Four minutes later, Johnson was kneeling over Cody, who had remained on the ground, with his gun still in his hand when the video showed he began hyperventilating and running backward away from the mobile homes and Cody.
Paramedic Michael O’Connor ran toward Johnson.
“Pull it together,” O’Connor told Johnson. “Look at me.”
Johnson continued to hyperventilate while pointing his gun toward Cody, Gregg and the mobile homes.
“Give me your gun,” O’Connor repeatedly said. A still hyperventilating Johnson continued to grip the gun. O’Connor eventually wrested it from his hand.
“Let go of it,” O’Connor said.
Johnson continued to hyperventilate.
“Easy, buddy,” O’Connor said as he trained Johnson’s gun toward the mobile homes. “I got it under control. Calm down. It’s OK.”
One minute and 30 seconds after Johnson began hyperventilating, his breathing slowed.
“I’m OK,” he said. “I’m OK.”
O’Connor handed Johnson his gun back. He had hyperventilated so strongly one of his contact lens popped out of his eye, the video showed. He tossed it away as he trained his gun toward the mobile homes, where an unarmed Mullinax was facedown on the ground with his arms extended.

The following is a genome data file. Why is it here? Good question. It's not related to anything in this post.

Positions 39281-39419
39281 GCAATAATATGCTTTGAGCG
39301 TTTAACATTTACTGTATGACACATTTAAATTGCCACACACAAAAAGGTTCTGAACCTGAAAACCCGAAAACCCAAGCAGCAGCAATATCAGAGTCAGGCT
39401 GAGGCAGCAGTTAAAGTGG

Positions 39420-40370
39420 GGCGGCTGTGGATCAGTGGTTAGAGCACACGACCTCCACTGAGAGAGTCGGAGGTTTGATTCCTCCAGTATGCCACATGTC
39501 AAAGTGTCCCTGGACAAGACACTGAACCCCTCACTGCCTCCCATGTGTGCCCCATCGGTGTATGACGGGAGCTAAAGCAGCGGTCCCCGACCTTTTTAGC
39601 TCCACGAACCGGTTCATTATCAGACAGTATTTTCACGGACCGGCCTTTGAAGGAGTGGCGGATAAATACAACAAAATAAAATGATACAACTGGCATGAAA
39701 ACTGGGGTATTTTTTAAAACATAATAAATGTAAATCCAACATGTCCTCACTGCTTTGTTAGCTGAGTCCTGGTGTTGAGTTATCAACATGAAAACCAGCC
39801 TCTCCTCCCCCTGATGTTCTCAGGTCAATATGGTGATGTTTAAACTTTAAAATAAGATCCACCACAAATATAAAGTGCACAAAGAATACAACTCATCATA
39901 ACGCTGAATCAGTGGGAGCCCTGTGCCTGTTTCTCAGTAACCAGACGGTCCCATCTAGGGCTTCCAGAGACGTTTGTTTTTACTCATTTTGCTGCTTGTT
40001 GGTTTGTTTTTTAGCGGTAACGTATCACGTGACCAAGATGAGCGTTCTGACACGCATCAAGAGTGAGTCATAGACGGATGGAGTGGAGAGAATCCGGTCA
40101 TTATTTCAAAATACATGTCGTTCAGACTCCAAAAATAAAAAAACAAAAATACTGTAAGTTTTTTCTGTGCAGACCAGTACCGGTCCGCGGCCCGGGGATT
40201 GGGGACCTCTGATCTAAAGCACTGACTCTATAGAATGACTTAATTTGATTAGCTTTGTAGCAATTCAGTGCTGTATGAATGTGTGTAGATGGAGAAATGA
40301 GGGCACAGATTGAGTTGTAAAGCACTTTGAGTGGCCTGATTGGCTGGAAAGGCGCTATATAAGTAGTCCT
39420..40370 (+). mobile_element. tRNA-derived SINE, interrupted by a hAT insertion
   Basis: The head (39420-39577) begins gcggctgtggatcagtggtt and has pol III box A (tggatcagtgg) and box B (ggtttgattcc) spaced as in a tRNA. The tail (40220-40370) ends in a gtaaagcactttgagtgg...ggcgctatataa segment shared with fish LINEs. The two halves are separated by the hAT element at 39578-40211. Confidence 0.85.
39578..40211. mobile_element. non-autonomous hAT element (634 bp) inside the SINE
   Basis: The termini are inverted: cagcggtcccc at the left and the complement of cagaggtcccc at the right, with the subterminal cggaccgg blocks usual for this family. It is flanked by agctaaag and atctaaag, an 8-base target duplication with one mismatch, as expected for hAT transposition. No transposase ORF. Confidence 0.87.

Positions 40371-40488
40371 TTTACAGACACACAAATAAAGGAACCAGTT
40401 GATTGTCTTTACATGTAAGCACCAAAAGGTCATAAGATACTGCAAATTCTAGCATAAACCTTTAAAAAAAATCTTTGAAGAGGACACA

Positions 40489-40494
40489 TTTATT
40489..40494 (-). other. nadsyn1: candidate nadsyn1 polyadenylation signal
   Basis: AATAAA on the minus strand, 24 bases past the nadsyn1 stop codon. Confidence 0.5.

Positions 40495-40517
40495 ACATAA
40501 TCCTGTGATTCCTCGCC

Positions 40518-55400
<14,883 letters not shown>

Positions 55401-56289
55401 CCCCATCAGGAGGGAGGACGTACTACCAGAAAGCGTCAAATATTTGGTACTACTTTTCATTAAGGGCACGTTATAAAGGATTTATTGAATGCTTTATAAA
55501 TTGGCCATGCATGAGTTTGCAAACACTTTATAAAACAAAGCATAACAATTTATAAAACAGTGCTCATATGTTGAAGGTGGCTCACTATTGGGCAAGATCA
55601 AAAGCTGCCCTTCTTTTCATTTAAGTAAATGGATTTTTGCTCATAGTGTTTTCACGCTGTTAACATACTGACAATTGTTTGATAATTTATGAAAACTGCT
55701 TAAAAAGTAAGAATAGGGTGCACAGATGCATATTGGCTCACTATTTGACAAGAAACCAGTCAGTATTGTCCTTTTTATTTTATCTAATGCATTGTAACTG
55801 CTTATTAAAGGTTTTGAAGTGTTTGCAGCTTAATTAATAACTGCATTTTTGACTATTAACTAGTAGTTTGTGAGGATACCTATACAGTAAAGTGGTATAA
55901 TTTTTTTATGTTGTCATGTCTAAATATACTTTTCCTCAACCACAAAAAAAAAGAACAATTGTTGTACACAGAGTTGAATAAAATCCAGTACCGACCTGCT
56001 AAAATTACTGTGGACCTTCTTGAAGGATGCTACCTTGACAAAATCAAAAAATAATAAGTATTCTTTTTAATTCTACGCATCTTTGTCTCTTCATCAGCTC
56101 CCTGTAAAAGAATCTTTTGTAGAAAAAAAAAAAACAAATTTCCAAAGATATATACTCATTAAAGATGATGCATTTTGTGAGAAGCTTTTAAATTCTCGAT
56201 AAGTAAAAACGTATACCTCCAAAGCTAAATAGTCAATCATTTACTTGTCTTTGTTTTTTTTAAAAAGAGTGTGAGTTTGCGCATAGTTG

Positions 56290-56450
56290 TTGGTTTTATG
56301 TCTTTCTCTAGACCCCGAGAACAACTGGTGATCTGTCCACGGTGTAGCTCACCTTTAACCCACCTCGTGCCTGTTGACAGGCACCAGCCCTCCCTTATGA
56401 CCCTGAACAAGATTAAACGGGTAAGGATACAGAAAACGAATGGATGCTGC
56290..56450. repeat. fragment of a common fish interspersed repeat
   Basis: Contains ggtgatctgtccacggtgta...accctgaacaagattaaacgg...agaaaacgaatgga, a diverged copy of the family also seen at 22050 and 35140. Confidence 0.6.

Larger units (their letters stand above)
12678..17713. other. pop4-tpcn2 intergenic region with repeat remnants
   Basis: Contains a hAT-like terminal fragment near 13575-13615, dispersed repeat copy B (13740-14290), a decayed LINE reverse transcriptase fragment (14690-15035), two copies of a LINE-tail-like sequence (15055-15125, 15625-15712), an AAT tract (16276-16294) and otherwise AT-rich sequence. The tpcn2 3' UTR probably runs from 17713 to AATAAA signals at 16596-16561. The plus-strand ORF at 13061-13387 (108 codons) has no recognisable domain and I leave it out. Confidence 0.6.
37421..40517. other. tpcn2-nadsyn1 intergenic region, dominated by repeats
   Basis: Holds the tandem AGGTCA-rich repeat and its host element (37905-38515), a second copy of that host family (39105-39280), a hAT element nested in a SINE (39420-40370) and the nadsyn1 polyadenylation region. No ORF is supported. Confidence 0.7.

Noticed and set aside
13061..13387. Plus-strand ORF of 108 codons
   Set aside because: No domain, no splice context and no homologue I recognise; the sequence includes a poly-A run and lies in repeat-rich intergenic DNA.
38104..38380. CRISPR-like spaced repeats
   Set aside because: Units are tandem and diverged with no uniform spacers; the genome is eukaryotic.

The video showed Mullinax obeyed Johnson when – after Johnson had fired seven shots and ran away – the deputy ordered him to the ground, and he never moved from that position during or after Johnson’s panic attack.
Mullinax is set to stand trial in Sevier County Criminal Court on Tuesday on a charge that he assaulted Johnson. A lower court judge already dropped felony charges against both Cody and Mullinax, and a grand jury refused to indict Cody for causing the panic attack. She remains charged with resisting arrest.